Mike Bass of Burbank, California, is like most of us. He has always dreamed of owning a big, bad, and fun truck to tool around in on and off road. After acquiring a '93 Ford F-250, Mike was one step closer to his goal, but a lack of cash was keeping his dream from becoming reality. Then one day, Mike's job as an electrical contractor did more than just pay the rent. Mike was called to do some electrical work at Off Road Unlimited (ORU) in Burbank. After noticing that ORU builds plenty of cool custom trucks, Mike sensed a deal in the making. Mike would do the electrical work in exchange for a reduction in price for ORU's work. With a little labor, Mike could finally afford his dream. The two sides came together, a landmark agreement was reached, and the work began.
The major surgery started with the front of the truck. From the factory, a Ford F-250 comes with a Twin-Traction Beam (TTB) frontend. Since Mike desired a major boost in altitude and didn't want to have to worry about breakage, the crew at ORU decided a live-axle swap was a necessity. The TTB axle was torched out of the way along with the coil buckets. Next, a reverse shackle kit was thrown up front and new mounts were made for the custom springs from National Spring. Under the new front springs, a Ford Dana 60 was slung complete with 4.56 gears and a Detroit Locker. A crossover steering conversion was then performed to make guiding the big Ford down the road a non-event. Finally, two ORU shock hoops were mounted into place upon which dual Rancho RS 9000s were hung.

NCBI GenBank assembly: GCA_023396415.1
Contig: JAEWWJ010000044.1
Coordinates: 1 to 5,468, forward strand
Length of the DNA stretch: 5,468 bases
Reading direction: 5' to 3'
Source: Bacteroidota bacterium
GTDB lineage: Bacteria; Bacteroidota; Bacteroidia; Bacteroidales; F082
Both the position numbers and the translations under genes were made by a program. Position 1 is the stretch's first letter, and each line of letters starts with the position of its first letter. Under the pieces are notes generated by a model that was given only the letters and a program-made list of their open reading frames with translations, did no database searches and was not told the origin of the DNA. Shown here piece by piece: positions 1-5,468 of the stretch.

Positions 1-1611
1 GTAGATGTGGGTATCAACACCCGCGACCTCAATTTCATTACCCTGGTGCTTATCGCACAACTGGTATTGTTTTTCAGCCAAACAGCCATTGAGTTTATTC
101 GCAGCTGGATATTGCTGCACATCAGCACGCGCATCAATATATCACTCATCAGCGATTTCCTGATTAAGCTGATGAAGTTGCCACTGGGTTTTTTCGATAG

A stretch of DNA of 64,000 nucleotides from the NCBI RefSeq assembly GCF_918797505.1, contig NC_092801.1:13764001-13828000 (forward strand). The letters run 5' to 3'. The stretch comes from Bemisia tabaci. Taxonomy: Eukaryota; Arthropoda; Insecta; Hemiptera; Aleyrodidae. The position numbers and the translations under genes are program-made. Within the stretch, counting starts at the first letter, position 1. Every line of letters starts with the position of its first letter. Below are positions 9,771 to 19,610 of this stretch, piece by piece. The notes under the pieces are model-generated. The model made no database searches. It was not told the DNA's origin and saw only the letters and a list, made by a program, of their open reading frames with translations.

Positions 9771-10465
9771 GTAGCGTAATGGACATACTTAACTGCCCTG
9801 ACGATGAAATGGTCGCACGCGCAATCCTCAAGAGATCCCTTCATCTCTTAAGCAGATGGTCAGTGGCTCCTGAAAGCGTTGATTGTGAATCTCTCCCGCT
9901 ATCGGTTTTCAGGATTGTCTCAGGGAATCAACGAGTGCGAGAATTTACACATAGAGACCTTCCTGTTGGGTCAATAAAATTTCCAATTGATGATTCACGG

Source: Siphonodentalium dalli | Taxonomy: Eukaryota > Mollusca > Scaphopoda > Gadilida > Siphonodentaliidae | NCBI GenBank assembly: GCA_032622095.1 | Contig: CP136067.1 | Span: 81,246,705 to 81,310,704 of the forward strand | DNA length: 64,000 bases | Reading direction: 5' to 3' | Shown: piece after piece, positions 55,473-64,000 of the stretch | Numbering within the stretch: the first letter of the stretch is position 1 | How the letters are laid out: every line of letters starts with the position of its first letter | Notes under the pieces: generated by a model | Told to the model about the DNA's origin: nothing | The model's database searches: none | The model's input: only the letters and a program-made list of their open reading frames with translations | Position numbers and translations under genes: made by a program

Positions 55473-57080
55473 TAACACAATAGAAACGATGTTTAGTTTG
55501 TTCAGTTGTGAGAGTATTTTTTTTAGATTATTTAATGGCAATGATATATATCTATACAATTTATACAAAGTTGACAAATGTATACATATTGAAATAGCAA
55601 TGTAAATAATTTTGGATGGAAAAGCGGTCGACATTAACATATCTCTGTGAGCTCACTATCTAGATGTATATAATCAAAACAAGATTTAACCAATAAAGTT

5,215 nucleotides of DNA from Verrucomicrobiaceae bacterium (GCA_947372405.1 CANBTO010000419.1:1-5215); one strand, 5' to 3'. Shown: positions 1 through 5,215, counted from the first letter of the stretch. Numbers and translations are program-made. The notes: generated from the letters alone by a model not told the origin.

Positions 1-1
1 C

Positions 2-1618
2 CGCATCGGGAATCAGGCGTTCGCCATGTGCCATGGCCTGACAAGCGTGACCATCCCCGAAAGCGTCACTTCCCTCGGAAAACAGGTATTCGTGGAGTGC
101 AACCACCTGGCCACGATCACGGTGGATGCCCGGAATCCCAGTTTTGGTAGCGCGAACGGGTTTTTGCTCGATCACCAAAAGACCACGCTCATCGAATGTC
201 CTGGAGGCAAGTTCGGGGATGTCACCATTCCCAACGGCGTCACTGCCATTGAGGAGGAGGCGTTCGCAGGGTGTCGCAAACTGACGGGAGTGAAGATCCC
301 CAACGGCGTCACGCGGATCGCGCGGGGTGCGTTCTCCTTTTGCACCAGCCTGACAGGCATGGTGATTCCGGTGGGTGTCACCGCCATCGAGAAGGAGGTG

Next, attention turned to the rear of the truck. The stock 10.25-inch Ford rearend was wisely retained but was fed a diet of 4.56 gears and a Detroit Locker. To match the front, another set of custom springs from National Spring was also grafted into position. Single Rancho RS 9000s also found their way out back to provide a smooth and adjustable ride. With all the suspension work done, some major meats in the form of 38.5x15.5-16.5 Super Swamper Radials on 16.5x12 Weld Racing wheels were bolted up.
After the patient had recovered from its suspension surgery and was up and running, a few more mods were performed. The drivetrain had few miles on it and was left in near-stock condition for reliability's sake. However, some light boosting and beefing was done in the form of a freer-breathing K&N air filter for the 460 V-8 while the E40D automatic transmission received a Banks Trans Command unit to firm up shifts and cut down on heat. Lastly, the drivetrain was allowed to spin the axles with new and longer ORU-built driveshafts.
With all the work done, the truck gets driven to job sites during the week and then gets to play in the mud and sand on the weekends. The truck is supposedly finished, but we know better-no truck is ever really done. Hey, does ORU need any more electrical work?